Page 12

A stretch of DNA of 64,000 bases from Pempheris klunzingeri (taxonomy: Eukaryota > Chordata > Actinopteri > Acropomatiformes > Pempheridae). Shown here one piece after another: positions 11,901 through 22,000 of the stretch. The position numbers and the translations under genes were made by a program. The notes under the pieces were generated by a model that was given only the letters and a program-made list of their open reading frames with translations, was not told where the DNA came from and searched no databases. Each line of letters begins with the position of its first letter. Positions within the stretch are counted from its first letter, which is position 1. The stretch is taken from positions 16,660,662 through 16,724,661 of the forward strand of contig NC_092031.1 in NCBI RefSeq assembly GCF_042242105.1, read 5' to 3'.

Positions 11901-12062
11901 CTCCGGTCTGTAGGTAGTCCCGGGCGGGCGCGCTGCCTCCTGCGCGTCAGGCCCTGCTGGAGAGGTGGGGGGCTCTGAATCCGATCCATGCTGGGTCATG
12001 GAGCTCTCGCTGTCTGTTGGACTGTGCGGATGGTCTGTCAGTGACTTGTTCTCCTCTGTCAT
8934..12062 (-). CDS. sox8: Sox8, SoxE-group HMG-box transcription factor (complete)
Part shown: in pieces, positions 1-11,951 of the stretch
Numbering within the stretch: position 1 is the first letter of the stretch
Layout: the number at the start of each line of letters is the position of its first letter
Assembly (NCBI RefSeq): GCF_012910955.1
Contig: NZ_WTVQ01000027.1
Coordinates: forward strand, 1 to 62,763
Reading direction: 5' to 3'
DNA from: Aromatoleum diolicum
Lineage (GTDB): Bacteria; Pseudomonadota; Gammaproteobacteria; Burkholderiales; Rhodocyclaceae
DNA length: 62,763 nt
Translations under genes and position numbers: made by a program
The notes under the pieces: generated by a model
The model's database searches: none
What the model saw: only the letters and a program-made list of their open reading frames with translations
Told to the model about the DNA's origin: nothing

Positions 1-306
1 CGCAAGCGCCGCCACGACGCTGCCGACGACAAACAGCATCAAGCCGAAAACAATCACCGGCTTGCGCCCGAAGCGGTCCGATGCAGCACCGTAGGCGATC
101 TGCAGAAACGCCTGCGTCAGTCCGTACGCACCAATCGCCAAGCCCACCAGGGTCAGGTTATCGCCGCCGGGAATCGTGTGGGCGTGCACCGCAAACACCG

War Continued from page 3 escape from gritty reality. If World War II was, as Studs Terkel dubbed it, “The Good War,” then, judging by subsequent festivities, the Persian Gulf action has become “The Feel-Good War.” This impression was heightened by tawdry extravaganzas such as Gen. Schwartzkopf standing next to a life-size Mickey Mouse at a televised glitz-a-thon, and the giant yellow ribbon now festooning the Capitol dome here in Austin. One returning soldier I talked to was appalled by all the hoopla, though he appreciated the good will, and he said others of his comrades shared those feelings of ambivalence. The Gulf war provided an easy jubilation because it supplied a clear-cut, seemingly morally unambiguous problem, a Snidely Whiplash-style”, stereotypical bad guy \(as portrayed by the U.S. and missiles. The messier, institutional scourges that plague our cities, our environment, our children don’t admit such convenient villains. And our leaders would have us believe that the solutions aren’t as readily attainable as Patriot missiles and F-16 fighters. In fact, however, we already know how to mitigate many of the symptoms identified by the Jobs with Peace report: stricter pollution laws; redirecting spending priorities on proven programs like Head Start, Job Corps, Maternal and Today, not only do we lack a beneficent moral equivalent of war, we have had a war that now seems the moral equivalent of television. Infant Health; better pay for teachers; and so on. But such victories are not nearly so spectacular as those we saw on CNN, and their advocates not nearly so influential as those in the Pentagon or the oil companies. As in so many other areas, George Bush may be more representative of his people than his oponents might want to admit; foreign policy and military exploits are infinitely more attractive than the grimy politics and tough choices involved in actually providing for the general welfare. The philosopher William James once called on anti-militarists to push society to treat social problems as “the moral equivalent of war” in order to . prevent the real thing. Today, not only do we lack a beneficent moral equivalent of war, we have had a war that now seems the moral equivalent of television, with a cynical President as game-show host and the frustrated American people as audience. Mr. Bush may be enjoying high Neilsen ratings, as expressed in the polls, but those numbers listed above, the ones you don’t see on TV, tell us more about the national character than any flag-waving specatcle. B.C. Tax Continued from page 5 and we have no way of knowing that by the available data. The real question is whether all individuals pay taxes in proportion to their ability to pay.” According to McDonald, the Connally/Sharp business tax is simply another regressive “hidden sales tax” that will affect consumer prices and further the disparity of tax payments among businesses. “I think it’s a terrible idea,” said McDonald. “The fact that it’s just another sales tax will make the system even more regressive than what we have. We need a personal income tax to offset regressivity.” But Andy Welch, the state’s director of tax information, denies that the business tax is a sales tax. He claims the new business tax will correct “What I fear is coming is a taxpayer revolt” Sen. John Montford. the inequities of the present system. “The business tax will address the regressivity of the business tax structure,” he said. “It will be a much fairer and [more] equitable business tax than what we have now. The alternative is a sales tax on legal services and so on.” McDonald also questions the cost-cutting measures included in Sharp’s plan. He notes that the bulk of the money will come from license and fee increases, cuts, and several one-time savings such as payment deferrals and money transfers. “I suspect we’re going to find every agency will be affected,” he said. “And very little, I think, of this [Sharp’s plan] is the result of in creased efficiency and eliminating overlap. A lot of it is simply cutting services and the like. I’m sure there are some potential real savings, but a great deal of it is just transferring money and actually raising fees.” quent and lonely criticisms, Sharp’s plan may prove seductive to lawmakers. The plan gives the Legislature an easy way out of a political hot spot. But the long-term prospects are less conclusive, some even say ominous. Montford predicts a property-tax revolt waiting around the corner if tax payers don’t get some relief. “The Texas Business Tax [the Sharp/ Connally plan] does not reform the inequity in the tax system,” said Montford. “What I fear is coming is a taxpayer revolt, and you will hear a hue and cry that you have never heard before. I believe we ought to face the issue head on, and have the political fortitude to have an income tax coupled with property tax relief and sales tax curtailment.” But lone voices like Montford’s aside, as long as public opinion ‘remains dead set against personal income taxes, most politicians will have a convenient excuse to avoid the tax equity issue entirely. This is Texas today. A state full of Sunbelt boosters, strident anti-unionists, oil and gas companies, nuclear weapons and power plants, political hucksters, underpaid workers, and toxic wastes, to mention a few. 1 E, . . ti 41, -:Pi C ft, ,1 -g N 4’,.4,,.. /118046. o u -:”” . , e, A Pit, a` Itikr 44 zilli j :, ye A10\(…,,, .0-4. lit .,..1 “IV* iiiii r 1 ‘ 4\1 / I . . . … ,…. i 7 . mr SW . ‘, r” -FA N’41 ‘ eft . Jr tr..,… Ages 779. BUT , DO NOT DESPAIR! b l a TEXAS OIP II server TO SUBSCRIBE: Name Address City State Zip . $27 enclosed for a one-year subscription. Bill me for $27. 307 West 7th, AUSTIN, TX 78701 THE TEXAS OBSERVER 15